Mayor Wu Unveils 2024 Budget, Says She Wants Boston to Be ‘First for Families'

She presented her budget and capital plan at the annual budget breakfast on Wednesday morning

Getty Images

Boston Mayor Michelle Wu unveiled her proposed budget for 2024 to the City Council on Wednesday morning.

"We are here to present our administration's second budget, and I'll tell you, the second time around feels a lot more intentional and we're a lot more able to think about how all the pieces can fit together," the mayor said.



Watch NBC10 Boston news for free, 24/7, wherever you are.


Get Boston local news, weather forecasts, lifestyle and entertainment stories to your inbox. Sign up for NBC Boston’s newsletters.

Her plan calls for a $4.28 billion operating budget for fiscal 2024 for city services including schools, libraries, public safety, housing support, parks, senior centers, street cleaning and more.

It also includes a proposed $4.2 billion capital plan for fiscal years 2024-28, including $58 million to improve public ways and public transit, $374 million for school construction and renovation, a new pool in Charlestown, new libraries in Codman Square, Fields Corner and Egelston Square and new community centers in Grove Hall, the North End, Allston, Mission Hill and Hyde Park.

Click here for more details on the budget plan.

"We are still, of course, as each one of you in this room feels every day, still feeling the now receding but longstanding impacts of the pandemic," Wu said. "And while we're no longer in as much of an immediate crisis and emergency mode, there are still many pieces for young people, families and infrastructure we're seeing continue to need attention."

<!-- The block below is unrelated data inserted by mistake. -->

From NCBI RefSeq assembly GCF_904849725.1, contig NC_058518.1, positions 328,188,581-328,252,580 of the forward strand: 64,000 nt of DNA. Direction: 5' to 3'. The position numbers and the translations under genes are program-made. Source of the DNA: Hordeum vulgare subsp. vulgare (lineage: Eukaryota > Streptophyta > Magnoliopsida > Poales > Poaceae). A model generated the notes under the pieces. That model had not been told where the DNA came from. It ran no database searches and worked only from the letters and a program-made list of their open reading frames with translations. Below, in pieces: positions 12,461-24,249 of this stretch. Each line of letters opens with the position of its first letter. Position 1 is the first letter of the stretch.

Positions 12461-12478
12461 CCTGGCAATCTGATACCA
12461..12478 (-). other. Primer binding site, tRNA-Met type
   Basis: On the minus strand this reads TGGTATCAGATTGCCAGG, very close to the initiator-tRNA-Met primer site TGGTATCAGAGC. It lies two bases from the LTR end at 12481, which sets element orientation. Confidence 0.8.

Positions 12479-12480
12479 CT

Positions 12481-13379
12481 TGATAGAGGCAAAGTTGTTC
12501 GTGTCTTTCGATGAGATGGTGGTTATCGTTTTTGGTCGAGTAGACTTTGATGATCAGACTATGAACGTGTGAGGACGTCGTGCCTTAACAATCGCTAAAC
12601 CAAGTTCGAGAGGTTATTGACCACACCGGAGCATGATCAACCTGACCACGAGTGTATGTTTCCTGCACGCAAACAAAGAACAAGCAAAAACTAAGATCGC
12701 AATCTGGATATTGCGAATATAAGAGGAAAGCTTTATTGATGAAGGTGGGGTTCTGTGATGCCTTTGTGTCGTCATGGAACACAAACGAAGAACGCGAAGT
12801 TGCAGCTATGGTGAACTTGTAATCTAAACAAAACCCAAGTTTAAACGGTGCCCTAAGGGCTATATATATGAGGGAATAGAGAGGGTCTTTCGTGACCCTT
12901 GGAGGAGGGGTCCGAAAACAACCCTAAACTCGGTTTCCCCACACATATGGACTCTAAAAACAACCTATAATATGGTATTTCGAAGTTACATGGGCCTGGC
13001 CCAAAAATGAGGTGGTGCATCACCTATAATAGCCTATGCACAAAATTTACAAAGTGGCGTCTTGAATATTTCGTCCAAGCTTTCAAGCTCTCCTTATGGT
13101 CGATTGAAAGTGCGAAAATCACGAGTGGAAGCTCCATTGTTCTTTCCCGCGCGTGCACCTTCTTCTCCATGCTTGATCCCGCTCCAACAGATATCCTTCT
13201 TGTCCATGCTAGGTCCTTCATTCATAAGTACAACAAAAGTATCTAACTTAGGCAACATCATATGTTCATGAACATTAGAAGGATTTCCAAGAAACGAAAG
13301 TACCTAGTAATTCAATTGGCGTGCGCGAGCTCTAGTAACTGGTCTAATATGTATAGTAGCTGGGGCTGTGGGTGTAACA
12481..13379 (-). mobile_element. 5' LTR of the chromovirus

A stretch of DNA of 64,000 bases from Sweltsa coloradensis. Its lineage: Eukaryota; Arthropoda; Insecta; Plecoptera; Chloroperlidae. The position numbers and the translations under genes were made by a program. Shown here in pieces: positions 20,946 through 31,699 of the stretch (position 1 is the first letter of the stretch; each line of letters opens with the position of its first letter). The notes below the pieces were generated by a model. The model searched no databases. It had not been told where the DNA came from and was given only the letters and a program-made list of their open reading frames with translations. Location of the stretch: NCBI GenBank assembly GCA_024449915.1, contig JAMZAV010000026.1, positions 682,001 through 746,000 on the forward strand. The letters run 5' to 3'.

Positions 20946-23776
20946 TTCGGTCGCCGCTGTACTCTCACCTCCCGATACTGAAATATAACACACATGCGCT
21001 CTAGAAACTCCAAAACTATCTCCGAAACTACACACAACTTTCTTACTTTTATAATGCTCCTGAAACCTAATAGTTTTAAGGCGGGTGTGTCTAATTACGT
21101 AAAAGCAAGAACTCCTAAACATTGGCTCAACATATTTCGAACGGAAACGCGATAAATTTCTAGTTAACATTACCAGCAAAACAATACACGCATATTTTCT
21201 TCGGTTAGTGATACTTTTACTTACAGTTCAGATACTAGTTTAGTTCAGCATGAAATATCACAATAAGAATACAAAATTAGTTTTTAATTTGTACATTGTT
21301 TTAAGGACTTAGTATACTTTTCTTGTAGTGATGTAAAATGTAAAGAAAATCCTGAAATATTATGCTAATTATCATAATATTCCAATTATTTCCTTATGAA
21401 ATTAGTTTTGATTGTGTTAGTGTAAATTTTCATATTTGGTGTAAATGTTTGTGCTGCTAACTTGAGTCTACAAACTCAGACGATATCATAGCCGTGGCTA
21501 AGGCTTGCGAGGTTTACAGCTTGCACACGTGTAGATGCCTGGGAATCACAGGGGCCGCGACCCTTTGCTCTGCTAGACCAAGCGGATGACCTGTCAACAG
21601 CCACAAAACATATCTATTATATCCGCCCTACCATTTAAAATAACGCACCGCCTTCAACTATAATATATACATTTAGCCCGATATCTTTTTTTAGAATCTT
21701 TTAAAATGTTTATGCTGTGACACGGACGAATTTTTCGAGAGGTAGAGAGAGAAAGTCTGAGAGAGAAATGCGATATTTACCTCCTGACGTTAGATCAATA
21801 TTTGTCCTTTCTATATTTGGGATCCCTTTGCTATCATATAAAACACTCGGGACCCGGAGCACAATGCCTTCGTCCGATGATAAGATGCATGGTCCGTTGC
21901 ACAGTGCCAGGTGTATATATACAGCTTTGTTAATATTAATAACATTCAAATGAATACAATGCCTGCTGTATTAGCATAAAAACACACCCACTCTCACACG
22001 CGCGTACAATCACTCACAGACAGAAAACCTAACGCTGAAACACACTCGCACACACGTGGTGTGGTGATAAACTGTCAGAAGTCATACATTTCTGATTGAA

And while she said city officials are looking to ensure that Boston is charting new ground, she described this year's budget as "an intentional investment in getting back to basics as well," focusing on areas that might not have received the attention they deserved because of the COVID-19 pandemic.

Some employees are now wearing two or even three hats instead of just one, Wu said, and many facility and infrastructure needs have been delayed for some time.

"We really tried to work with departments to get at those sometimes invisible but so fundamental core operations and needs," the mayor said. "Instead of just always announcing new things, the focus also has to be on doing what we already do well and making sure the work is sustainable for the workforce."

Another big piece, she said, "is really trying to knit together all of our investments and programming and work to ensure Boston is the best place in the country to raise a family and support residents in a multi-generational family. We want to be first for families anywhere across the country."

Wu also announced Wednesday that Boston has received a AAA bond rating from both rating agencies, Moody's and S&P Global, for the ninth year in a row. These ratings allow the city to secure better rates for infrastructure investments.

Contact Us